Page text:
Part 2: Fire Fast

What happens if your wonderful new team member turns out to be (as the saying goes) “all hat and no cattle”?

I firmly believe that everyone deserves a second chance. Lots of people deserve a third chance. Virtually no one deserves a fourth, fifth, and sixth chance, but desperation can make business owners overlook a lot of unacceptable behavior to keep the staff roster full.

Again, I know how easy it is to say “get rid of the dead wood” when you aren’t faced with back-to-back clients who expect service. If you’re lucky, nothing will go wrong, and your new team members will be conscientious and responsible quick studies. But if you’re not lucky, everyone suffers. Don’t let desperation endanger your business, your customers, or your reputation.

One of the things I hear from FetchFind subscribers is that they are reluctant to require too much training time from their employees. They worry that people will just say “nope” and walk out the door, and they worry that paying for training time will break the bank. I’m not saying that you shouldn’t worry about those things, but there are simple ways to make training a natural and pleasant part of the job.

One of the things you should keep in mind is that comprehensive, ongoing training is a big predictor of job longevity and satisfaction. It keeps your staff engaged, it keeps them safe, and it makes them better team members. That directly translates to less turnover, less operational disruption, and more client satisfaction, which is great for your bottom line.

Ongoing training requirements also benefit you as an employer because it allows you to regularly evaluate who is doing well, who needs a little reinforcement, and who can’t be bothered to make the effort. The sooner you can spot undesirable behavior patterns, the sooner you can course correct – and sometimes that means letting people go. Once you’ve determined (and documented) that an employee’s behavior and work habits are unacceptable, it’s best to cut the cord cleanly, humanely, and swiftly. It might be difficult to reallocate the workload in the short term, but it’s better and safer to take on those extra dog walks yourself, or even turn down additional work, rather than let the situation worsen while you search for a replacement.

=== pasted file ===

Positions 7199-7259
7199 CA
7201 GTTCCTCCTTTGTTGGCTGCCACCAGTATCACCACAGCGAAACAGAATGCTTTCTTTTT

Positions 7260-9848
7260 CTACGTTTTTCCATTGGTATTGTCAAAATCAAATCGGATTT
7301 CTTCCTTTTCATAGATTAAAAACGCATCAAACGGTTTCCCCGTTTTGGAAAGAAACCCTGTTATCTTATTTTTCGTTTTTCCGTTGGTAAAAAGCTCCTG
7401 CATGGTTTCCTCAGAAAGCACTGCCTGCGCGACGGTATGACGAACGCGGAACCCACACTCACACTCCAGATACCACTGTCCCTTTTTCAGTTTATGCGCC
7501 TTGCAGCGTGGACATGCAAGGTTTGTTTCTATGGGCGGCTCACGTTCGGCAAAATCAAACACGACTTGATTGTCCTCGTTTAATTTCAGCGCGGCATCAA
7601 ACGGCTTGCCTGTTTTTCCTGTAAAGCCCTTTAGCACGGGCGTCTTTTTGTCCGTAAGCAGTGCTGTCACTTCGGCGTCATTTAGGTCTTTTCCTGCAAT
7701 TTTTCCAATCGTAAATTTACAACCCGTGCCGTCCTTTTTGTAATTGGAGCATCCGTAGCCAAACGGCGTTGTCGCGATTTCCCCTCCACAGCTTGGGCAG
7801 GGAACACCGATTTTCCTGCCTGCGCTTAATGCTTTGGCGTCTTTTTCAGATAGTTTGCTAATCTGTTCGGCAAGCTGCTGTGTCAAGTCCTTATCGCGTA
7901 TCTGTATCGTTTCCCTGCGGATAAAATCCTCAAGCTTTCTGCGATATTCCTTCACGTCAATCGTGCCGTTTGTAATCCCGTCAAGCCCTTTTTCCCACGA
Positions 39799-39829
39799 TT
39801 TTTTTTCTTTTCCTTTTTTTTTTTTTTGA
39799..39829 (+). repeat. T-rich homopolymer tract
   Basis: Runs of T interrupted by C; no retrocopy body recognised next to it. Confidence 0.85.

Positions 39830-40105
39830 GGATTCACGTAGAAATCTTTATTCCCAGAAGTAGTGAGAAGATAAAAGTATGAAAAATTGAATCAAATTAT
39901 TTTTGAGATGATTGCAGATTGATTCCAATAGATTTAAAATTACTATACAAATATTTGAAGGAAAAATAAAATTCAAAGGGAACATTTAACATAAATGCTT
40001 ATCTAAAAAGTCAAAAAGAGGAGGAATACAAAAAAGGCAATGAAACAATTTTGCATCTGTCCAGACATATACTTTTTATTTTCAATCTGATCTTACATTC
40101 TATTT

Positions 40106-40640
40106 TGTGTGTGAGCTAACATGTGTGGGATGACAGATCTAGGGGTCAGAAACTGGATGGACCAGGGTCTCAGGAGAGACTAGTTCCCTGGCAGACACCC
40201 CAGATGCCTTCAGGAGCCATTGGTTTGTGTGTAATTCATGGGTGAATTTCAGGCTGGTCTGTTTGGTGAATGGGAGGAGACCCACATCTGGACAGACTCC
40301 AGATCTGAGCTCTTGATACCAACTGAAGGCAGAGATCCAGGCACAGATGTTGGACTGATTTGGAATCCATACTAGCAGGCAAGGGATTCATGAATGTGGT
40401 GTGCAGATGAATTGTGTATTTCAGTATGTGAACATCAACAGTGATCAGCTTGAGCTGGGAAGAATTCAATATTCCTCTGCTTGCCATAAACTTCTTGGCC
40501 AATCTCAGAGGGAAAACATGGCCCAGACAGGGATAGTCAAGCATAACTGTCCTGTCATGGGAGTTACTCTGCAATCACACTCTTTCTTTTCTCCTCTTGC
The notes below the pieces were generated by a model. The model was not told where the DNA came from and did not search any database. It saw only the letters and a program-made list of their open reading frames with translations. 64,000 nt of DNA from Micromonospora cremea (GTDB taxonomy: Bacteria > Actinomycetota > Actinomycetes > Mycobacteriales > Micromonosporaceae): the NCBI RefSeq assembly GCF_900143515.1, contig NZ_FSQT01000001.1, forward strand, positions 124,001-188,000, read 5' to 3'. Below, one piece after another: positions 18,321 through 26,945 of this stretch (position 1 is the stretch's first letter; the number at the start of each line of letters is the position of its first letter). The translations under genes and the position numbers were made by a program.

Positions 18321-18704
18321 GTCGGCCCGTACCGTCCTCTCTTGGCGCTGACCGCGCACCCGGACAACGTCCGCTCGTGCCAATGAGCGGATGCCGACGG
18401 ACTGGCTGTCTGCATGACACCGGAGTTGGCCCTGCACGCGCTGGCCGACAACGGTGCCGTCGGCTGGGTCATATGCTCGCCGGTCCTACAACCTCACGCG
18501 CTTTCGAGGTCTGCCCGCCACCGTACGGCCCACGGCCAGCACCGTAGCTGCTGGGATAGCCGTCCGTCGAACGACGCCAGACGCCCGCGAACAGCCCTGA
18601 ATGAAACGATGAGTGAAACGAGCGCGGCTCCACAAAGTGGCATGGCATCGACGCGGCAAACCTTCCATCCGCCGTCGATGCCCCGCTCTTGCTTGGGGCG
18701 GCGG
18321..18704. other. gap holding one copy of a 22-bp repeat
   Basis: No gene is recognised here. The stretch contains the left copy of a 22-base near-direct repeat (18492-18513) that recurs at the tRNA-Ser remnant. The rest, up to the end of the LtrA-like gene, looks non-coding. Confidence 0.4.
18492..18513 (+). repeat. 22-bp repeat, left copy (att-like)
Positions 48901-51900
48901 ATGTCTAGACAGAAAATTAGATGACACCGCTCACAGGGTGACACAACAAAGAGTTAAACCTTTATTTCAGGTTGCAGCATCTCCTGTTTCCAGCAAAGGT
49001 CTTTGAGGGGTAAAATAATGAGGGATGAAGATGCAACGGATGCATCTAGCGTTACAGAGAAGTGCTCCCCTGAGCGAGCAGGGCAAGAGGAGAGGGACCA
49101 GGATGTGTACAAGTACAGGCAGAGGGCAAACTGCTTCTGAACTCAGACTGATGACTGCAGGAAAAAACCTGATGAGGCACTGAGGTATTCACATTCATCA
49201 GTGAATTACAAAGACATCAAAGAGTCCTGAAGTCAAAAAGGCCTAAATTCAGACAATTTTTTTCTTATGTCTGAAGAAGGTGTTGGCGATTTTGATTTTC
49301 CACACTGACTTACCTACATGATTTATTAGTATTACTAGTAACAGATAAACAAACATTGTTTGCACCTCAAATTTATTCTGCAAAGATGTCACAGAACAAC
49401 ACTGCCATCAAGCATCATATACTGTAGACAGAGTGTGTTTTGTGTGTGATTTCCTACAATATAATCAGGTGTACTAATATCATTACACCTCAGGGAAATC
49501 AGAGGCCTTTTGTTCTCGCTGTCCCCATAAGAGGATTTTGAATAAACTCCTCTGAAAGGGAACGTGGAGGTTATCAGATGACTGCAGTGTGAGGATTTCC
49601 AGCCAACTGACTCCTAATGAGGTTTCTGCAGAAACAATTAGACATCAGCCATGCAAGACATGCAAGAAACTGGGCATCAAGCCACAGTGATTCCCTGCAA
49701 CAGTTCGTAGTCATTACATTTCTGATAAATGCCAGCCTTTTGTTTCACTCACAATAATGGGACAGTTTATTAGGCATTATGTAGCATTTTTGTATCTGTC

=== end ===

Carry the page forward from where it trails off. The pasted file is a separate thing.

BONUS! Make staff training fun and easy with these tips!

  • Gift cards: offer gift cards to the employees who get the highest scores.
  • Lunch and learn: treat your team to sandwiches once a week while you go through the curriculum.
  • Learning station: set up a computer in a central location so that staff can access training any time they’re in the office

Jamie Migdal, CPDT-KA, has been working with dogs and their people, and innovating within the pet industry, for nearly 25 years. Having successfully built three national pet service companies, Jamie is an expert across all aspects of the pet industry, including education, technology, business development, sales, marketing, and management. Her fourth and current company, FetchFind, sells staff training and other business solutions to pet care service companies around the globe. In 2018, Jamie joined the PetSmart Review Board as a Director. She also received the Pet Age Women of Influence award, participated in the VentureSCALE accelerator program, and was shortlisted for the Information Age Women in IT Rising Star award. In 2016-2017, Jamie completed the prestigious  Prosper Women Entrepreneurs and WiSTEM1871 Chicago accelerator programs, and received the  Pet Age ICON and Women Tech Founders Midwest Women in Tech awards. FetchFind was selected as one of the top five most innovative pet care companies via the Purina Pet Care Innovation Prize,  completed a successful crowdfunding campaign on Republic, and increased their market share with the acquisition of PawedIn.